Top Must-See Historical Sites In England | Top Universities

Top Must-See Historical Sites In England

By Matthew Lewis

Updated October 11, 2019 Updated October 11, 2019

England and the British Isles has been endowed with a rich tapestry of history that spans thousands of years and is often the envy of the world. From pre-historic man, Roman invasion, Saxon Kings and Norman conquests to Medival family feuds, the industrial revolution and the largest global empire the world has ever known.

This history leaves a palpable mark all over the country, from the Scottish border in the north to the English channel along the south coast. We have comprised a list of a few must-see historical sites for anyone with an interest in English history.

Sutton Hoo

Sutton Hoo, located at Sutton in Woodbridge, Suffolk, is the site of vast Anglo-Saxon burials from the 6th and early 7th century. This site shed new light onto an era of English history known as the Dark Ages and opened up a world that was once clouded in myth and legend. Found within a barrow were the remains of a huge 27-metre-long ship, and a burial chamber thought to be the final resting place of a great Anglo-Saxon king. The chamber itself was filled with Byzantine silverware, sumptuous gold jewellery, a lavish feasting set, and most famously, an ornate iron ceremonial helmet. This site seems to jump right from the pages of Beowulf. Today, this National Trust site offers visitors the chance to view the ancient mounds and many of the treasures that were found within the chamber. Sutton Hoo is truly England’s Valley of the Kings.

Bodmin Jail

Bodmin Jail lies on the edge of Bodmin Moor in Cornwall, situated in south-west England. Constructed in 1779, this jail was operational for 150 years, conducted fifty public hangings, and was the first jail in Britain to hold prisoners in individual cells. During the First World War, Bodmin Jail was used to keep some of Britain’s most beloved national treasures, including the doomsday book and the crown jewels. Today this once working prison has opened its doors to the public, and through fantastic exhibitions, the grim history of England's penal system is told. Over six levels of the jail can be explored and visitors can experience the sights, sounds and smells of this unique historical attraction.


Stonehenge, located on Salisbury Plain, Wiltshire, is arguably one of England’s most famous landmarks and historical sites. Thought to have been constructed between 3000 BCE and 2000 BCE, this prehistoric arrangement of stones has astonished and mystified visitors and historians since time immemorial. Proposed functions for the site include usage as an astronomical observatory, a place to bury the dead, or as a pagan religious site. This English Heritage run site offers the full Stonehenge experience, providing knowledge and direction as you soak up the majestic atmosphere of the monument. A comprehensive visitors center welcomes over eight hundred thousand visitors a year.

Warwick Castle

Built by William The Conqueror in 1068, Warwick Castle embodies the quintessential image of England and its royal lineage. Located on the River Avon in the county of Warwickshire, this medieval castle has stood the test of time for nearly a thousand years. Originally a wooden structure built by conquering Normans in the 11th century, it now stands as unchanging stone. Over the past hundred and fifty years it has gained prominence as a tourist attraction and visitors can now view the perfectly preserved castle walls, a working portcullis, and room after room of historical artefacts. The collection of armour on display at Warwick Castle is regarded as second only to that of the Tower of London. During the summer months, Warwick Castle provides outdoor shows, one of which deploys a full working siege engine known as a trebuchet. The trebuchet fires flaming projectiles 100s of meters, to the awe of a watching crowd.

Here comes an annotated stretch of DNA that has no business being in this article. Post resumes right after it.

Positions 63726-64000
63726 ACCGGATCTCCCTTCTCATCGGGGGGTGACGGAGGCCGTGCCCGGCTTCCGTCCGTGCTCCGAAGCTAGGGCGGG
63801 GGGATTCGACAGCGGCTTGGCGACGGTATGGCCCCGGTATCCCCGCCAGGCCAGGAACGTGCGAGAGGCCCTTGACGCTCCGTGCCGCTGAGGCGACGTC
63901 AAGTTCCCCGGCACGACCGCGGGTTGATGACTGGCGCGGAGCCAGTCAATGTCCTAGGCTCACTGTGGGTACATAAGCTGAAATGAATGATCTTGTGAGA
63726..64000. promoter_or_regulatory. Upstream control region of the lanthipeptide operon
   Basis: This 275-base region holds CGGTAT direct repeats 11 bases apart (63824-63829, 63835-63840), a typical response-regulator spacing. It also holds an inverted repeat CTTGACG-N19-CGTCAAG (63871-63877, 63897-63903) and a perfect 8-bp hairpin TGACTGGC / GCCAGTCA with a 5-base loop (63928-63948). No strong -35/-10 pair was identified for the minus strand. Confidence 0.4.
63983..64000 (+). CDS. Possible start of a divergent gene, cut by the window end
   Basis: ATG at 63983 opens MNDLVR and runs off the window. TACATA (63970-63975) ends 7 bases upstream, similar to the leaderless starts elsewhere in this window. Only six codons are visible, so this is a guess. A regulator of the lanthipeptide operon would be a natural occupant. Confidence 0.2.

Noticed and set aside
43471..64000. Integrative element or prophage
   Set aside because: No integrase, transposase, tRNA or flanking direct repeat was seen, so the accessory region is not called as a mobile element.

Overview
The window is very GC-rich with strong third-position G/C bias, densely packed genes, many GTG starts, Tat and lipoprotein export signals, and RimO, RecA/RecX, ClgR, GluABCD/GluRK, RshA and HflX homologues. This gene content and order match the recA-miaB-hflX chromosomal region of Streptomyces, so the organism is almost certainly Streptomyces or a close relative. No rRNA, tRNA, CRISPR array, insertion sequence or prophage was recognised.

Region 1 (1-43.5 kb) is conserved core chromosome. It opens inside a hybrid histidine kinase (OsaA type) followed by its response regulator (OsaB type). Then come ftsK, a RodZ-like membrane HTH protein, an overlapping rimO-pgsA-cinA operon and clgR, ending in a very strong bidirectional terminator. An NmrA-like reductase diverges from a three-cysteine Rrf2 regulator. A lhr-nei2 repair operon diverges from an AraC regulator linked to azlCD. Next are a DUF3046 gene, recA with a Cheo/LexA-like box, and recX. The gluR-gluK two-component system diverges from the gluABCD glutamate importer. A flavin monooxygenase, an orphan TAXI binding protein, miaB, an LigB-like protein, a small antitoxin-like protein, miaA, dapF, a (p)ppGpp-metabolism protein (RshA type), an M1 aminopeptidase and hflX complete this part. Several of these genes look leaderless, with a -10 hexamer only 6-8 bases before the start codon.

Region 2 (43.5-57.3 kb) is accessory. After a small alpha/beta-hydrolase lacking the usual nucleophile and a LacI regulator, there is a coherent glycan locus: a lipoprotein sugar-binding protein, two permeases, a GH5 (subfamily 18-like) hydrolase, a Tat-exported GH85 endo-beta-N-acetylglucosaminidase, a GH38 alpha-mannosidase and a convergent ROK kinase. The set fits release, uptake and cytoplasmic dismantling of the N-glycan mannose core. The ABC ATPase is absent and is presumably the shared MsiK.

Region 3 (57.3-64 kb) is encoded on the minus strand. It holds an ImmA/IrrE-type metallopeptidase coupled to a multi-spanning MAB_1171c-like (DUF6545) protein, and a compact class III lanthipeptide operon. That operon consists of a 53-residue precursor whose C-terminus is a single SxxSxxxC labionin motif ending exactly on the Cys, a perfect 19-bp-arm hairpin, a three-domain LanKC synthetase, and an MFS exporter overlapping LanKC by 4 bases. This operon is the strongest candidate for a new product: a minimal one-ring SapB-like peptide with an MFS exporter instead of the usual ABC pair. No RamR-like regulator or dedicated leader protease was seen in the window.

Hadrian’s Wall

Hadrian’s Wall is the perfect example of England’s Roman past, and the country’s role at the edge of an empire. The wall runs westward from Wallsend on the north-east coast, via Carlisle and Kirkandrews-on-Eden, finally finishing at Bowness-on-Solway at the north-west coast. The wall was constructed in the year AD 122 under the orders of Roman Emporer Hadrian. The wall itself was interwoven with forts along every mile, designed to keep the ‘barbarian tribes’ of Scotland - known as the Picts – from attacking Britanina’s frontier. Although the wall stretches a total of 84 miles, a visit to Housesteads Roman Fort offers the most dramatic site. This fort on the Hexham portion of the wall is the best-preserved Roman fort in all of England.      

Iron Bridge

The Iron Bridge lies in the heart of England’s historic industrial heartland in Shropshire, an area often seen as the birthplace of the Industrial Revolution. Constructed in 1779, this cast-iron bridge traverses the River Severn and Ironbridge gorge, and in doing so the first cast-iron bridge in the world was opened. Today, this UNESCO world heritage site is set in some of the most picturesque English countryside, offering visitors the perfect balance of Industrial history and idyllic green surroundings. A local museum provides a plethora of information on the construction of the bridge, and the local area itself has a long connection with the many aspects of England’s industrial revolution.

This article was originally published in October 2019 .

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